By the time Gamble graduated from MU in 2017, he could count bestselling authors and Ivy League researchers among his mentors. He applied to jobs at the Federal Reserve Board, the Federal Reserve Bank of Chicago and the Federal Reserve Bank of San Francisco. “But I didn’t get any love from the Fed,” Gamble says.
So he attended Harvard University as a participant in the Research Scholar Initiative and applied to the Federal Reserve again the next year. This time, he got a job. “One of my friends was like, you’re the craziest person I know to leave Harvard, but I had to do it.”
Investing in Black Economists
At the Federal Reserve Bank of San Francisco, Gamble supported the academic and policy research of senior economists. But being the first Black person to hold a research assistant job was challenging. “It was hard. It was so hard,” Gamble says. “It’s a very isolating thing to not see any economists who look like you.”
He found another mentor, this time in Mary C. Daly, the president and chief executive officer of the bank — and a Missouri native. Daly dropped out of high school at 15, worked odd jobs, and eventually earned a GED and bachelor’s degrees from the University of Missouri-Kansas City. Her story and support gave Gamble the energy boost he needed to keep going.
He joined the Federal Reserve’s basketball team — “If I wasn’t an economist, I would probably be a basketball coach,” he says — served as a mentor for the Growing Opportunity for Leadership and Diversity Internship Program, was promoted to Daly’s personal research assistant, and led bank tours.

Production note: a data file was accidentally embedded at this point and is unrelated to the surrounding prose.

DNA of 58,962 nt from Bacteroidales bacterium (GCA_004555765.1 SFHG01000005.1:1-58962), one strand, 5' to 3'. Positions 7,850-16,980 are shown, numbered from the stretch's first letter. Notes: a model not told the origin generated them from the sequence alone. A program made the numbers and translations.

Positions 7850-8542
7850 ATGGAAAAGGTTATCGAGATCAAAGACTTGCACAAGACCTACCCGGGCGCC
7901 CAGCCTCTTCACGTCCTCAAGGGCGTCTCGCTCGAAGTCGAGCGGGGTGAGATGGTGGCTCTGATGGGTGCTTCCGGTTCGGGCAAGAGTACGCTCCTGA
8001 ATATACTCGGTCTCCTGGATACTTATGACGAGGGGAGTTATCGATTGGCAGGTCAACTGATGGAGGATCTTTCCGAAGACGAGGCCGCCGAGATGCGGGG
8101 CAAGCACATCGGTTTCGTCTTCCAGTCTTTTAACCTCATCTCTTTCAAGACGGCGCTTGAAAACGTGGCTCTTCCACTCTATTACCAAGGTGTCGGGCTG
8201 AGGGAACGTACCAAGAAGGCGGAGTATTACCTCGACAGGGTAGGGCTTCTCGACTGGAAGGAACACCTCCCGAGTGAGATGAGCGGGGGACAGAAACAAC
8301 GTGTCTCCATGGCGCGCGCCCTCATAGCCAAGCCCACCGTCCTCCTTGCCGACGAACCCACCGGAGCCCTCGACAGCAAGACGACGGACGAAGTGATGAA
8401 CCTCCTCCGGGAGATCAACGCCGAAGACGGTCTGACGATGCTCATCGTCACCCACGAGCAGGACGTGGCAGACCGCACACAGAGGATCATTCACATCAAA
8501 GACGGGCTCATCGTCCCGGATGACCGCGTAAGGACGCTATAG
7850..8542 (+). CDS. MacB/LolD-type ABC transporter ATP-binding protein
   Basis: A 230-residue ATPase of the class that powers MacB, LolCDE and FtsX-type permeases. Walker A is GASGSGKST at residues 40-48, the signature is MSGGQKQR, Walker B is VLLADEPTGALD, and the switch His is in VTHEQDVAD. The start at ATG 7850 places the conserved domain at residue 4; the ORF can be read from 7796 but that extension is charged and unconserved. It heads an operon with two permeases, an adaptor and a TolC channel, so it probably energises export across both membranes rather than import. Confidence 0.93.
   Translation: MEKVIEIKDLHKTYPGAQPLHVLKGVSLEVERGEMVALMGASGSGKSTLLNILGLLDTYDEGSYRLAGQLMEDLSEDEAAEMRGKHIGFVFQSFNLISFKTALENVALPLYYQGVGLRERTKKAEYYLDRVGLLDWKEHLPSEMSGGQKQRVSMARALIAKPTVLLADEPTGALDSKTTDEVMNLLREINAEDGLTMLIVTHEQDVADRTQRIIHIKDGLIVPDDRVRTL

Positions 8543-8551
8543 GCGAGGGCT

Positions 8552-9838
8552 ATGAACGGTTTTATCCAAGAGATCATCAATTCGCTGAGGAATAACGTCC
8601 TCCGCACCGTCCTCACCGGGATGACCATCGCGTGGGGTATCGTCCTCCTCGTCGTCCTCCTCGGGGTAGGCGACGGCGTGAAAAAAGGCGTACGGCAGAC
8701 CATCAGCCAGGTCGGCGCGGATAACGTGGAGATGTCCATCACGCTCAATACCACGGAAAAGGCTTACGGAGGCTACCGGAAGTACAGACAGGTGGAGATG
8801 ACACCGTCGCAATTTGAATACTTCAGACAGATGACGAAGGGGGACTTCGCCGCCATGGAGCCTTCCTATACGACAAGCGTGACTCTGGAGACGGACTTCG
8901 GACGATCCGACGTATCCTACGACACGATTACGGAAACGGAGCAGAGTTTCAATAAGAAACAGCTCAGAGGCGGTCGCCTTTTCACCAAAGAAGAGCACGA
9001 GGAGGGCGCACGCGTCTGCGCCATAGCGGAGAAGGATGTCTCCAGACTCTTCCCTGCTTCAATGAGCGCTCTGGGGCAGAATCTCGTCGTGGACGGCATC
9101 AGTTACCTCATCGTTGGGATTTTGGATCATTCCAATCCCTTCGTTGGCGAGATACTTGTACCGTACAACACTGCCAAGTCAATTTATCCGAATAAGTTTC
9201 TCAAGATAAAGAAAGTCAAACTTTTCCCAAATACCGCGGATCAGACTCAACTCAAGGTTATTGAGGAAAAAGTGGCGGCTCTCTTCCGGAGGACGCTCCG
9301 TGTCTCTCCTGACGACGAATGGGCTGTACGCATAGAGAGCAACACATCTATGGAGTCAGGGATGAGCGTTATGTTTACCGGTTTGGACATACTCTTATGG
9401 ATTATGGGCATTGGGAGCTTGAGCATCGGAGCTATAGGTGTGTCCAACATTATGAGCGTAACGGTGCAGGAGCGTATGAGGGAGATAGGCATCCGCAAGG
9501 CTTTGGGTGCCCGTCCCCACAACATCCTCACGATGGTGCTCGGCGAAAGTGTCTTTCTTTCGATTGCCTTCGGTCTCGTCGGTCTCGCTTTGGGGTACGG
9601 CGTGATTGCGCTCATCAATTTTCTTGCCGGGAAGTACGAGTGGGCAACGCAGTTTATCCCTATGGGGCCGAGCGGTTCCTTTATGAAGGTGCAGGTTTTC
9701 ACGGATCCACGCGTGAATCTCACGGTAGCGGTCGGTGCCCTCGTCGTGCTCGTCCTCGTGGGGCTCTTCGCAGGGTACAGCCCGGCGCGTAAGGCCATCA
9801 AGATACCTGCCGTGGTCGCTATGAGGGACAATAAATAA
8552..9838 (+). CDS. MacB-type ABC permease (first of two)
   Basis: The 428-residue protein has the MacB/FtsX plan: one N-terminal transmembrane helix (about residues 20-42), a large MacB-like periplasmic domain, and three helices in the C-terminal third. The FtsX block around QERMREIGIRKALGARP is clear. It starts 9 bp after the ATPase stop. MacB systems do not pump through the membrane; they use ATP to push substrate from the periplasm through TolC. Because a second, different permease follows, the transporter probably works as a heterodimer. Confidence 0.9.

“I really loved talking to students because I wanted to encourage them: Try anything. Don’t get discouraged if you’re not going to college. If you get Cs, you still can make it. It’s not too late,” he says.
Before he left the Fed in 2020, he pushed for changes to the bank’s hiring practices. His efforts were covered in a New York Times article, “Why Are There So Few Black Economists at the Fed?”
Today, Gamble is in a predoctoral program at New York University, where he’s working with leading Black economist Peter Blair Henry to study how political and economic reforms affect emerging economies’ access to capital. His goal is to get into a top PhD program and study financial economics.
And one day, he’d love to be a professor at Mizzou. “There aren’t very many Black professors in Trulaske,” Gamble says. “That’s significant because tenure-track professors conduct research. By having Black researchers, it opens the door a little wider for more things to be looked at and in different ways. If you’re only getting one perspective, then you don’t get the whole picture. No matter how great the intentions are, it just isn’t the same because you don’t have everyone at the table. We want our researchers to be researching everything from every angle.”
“But I don’t think Mizzou should wait for me,” he says. “They should start now.”